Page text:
Many of us have organized educational events that featured key opinion leaders from around the globe. We understand the appeal of bringing in experts from new regions to speak to a domestic audience. But what happens when we are ready to take our event overseas? How do we market a U.S.-based event orto an international audience? Here are five tips to help you make the most of your international event.
- Globalize the planning process
While physicians outside of the United States certainly have an appreciation for our style of medicine, it's important to remember that what works here won't necessarily work there. Technology, hospital administrative systems, university-based research approaches, and linguistic and cultural differences will all influence how your program is perceived. One great way to overcome these barriers is to integrate a local advisory board and faculty into your program. Local key opinion leaders can also be pivotal to raising awareness of your event and drawing participation.
- Watch your language
Catchy phrases, puns, plays on words, or metaphors that are creative and memorable in English won't necessarily connect with your target audience. Be careful to use correct grammar and avoid language that can't be taken literally. If you plan to produce your materials in other languages, be twice as careful to use direct and simple language, as this will be easier to accurately translate.
- Filter your images
Symbols have vastly different meanings from one culture to another. Be aware that a hand gesture or a symbol that is friendly and inviting in one culture can be offensive in another. (For example, the American hand gesture for “OK” is offensive in Brazil.) Conversely, symbols that don't necessarily have a strong meaning in American culture can be a powerful way to convey your key messages elsewhere. The peach is a symbol of health and vitality in China, for instance. By involving team members from the local culture, you can not only avoid public embarrassment, but you might even hit on a powerful focal point for yourcampaign.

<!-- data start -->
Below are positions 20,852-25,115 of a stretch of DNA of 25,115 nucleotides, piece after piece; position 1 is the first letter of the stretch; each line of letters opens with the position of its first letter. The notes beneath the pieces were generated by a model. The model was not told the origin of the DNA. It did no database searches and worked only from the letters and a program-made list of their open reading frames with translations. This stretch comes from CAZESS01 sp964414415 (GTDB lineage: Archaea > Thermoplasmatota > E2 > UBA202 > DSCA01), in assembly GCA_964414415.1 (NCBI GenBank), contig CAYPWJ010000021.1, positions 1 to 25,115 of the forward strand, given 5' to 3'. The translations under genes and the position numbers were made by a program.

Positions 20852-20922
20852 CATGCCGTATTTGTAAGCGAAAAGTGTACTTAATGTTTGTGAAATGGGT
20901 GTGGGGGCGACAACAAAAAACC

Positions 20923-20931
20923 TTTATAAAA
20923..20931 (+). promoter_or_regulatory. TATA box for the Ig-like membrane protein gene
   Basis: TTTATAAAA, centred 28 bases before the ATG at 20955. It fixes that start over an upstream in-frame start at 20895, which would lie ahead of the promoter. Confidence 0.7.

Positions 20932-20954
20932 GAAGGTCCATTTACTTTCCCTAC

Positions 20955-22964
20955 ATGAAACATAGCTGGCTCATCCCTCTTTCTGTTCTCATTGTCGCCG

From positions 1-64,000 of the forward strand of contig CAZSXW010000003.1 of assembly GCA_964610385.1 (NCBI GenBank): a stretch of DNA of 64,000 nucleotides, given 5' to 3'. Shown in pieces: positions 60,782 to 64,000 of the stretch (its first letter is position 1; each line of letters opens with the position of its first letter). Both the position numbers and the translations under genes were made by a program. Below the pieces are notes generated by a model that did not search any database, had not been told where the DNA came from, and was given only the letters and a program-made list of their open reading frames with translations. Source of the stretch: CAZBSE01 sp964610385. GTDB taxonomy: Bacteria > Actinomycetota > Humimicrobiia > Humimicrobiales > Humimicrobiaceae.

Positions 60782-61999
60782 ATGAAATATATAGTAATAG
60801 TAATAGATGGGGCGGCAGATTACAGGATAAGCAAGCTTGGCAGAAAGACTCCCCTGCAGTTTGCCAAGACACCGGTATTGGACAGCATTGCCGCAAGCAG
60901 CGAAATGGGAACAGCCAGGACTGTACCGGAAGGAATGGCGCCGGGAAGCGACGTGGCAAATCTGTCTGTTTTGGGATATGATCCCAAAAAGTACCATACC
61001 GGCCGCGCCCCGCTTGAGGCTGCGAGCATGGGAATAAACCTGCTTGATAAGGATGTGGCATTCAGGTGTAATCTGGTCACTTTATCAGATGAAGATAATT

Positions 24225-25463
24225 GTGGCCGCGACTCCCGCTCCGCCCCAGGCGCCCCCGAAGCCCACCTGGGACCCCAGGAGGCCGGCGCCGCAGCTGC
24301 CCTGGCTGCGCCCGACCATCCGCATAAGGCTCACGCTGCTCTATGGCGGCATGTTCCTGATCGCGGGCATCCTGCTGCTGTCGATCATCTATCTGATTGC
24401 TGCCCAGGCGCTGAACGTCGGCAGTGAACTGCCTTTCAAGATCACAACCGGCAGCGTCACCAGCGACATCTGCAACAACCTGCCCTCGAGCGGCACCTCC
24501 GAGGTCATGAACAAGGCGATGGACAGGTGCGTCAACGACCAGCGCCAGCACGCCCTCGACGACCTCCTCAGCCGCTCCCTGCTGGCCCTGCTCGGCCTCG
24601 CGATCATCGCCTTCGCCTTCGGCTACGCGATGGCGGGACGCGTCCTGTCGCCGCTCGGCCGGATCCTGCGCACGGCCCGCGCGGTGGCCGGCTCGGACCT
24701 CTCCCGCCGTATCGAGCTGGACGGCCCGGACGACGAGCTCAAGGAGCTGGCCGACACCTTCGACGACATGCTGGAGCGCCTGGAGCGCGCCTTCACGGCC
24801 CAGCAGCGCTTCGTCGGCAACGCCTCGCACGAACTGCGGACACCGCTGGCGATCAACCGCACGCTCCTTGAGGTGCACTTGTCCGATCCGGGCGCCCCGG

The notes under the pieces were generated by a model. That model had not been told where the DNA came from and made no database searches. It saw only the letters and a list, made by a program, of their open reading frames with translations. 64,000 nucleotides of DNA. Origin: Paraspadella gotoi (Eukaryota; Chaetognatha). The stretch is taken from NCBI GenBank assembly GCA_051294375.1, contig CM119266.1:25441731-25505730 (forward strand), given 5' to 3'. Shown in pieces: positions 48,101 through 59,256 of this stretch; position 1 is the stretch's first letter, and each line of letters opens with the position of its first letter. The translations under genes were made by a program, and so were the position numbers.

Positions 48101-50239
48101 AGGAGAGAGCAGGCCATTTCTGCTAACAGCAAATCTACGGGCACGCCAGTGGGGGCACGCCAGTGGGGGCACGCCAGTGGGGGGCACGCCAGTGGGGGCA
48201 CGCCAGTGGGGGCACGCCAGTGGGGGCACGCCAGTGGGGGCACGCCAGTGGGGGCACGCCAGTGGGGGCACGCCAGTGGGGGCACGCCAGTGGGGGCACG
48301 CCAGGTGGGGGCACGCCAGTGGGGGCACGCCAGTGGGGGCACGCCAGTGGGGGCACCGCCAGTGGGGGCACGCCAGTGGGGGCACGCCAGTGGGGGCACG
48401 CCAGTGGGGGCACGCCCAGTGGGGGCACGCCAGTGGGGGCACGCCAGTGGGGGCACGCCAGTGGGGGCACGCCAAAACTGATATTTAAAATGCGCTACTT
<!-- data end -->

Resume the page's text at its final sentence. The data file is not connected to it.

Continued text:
- Translate your marketing tactics
Every culture connects with key messages in a different way. Take the time to discover how physicians learn about events and education before you invest in your marketing tactics. You might be surprised at what you learn. One event we held in Mexico City was a huge success because we promoted it through a direct mail campaign, even though the postal system is somewhat unreliable in Mexico and direct mail has not really taken off as a marketing tactic. We opted for a compromise: sending postcards via courier to targeted physicians inviting them to a half-day symposium on key advances in clinical medicine, featuring faculty from the United States. This type of direct mail “invitation” was a novel concept for physicians, and they really took the time to read our postcards. In fact, more than 125 of them brought the actual postcard to the event with them!
- Mind your manners
The social aspect of events and education can be much more culturally important outside of the United States. You may find it challenging to stay within guidelines for meal expenditures. Also, pay careful attention to meal times. In Europe, if you plan a working lunch or allocate less than an hour for meals, you will be viewed as tactless. In Mexico, remember that people eat lunch around 3 p.m. or 4 p.m. If you try to schedule lunch at noon, people might perceive it as just a coffee break.
By fully embracing the culture of the country where you are holding your event, you will open up a world of experiences for your faculty, visitors, and staff. Take a step back and challenge your own thinking, and you'll find that international events and education can be one of the most rewarding aspects of your career.
Jennifer Goodwin is president of The Goodwin Group International, LLC, a medical communications company in Arlington, Mass. You can reach her at firstname.lastname@example.org.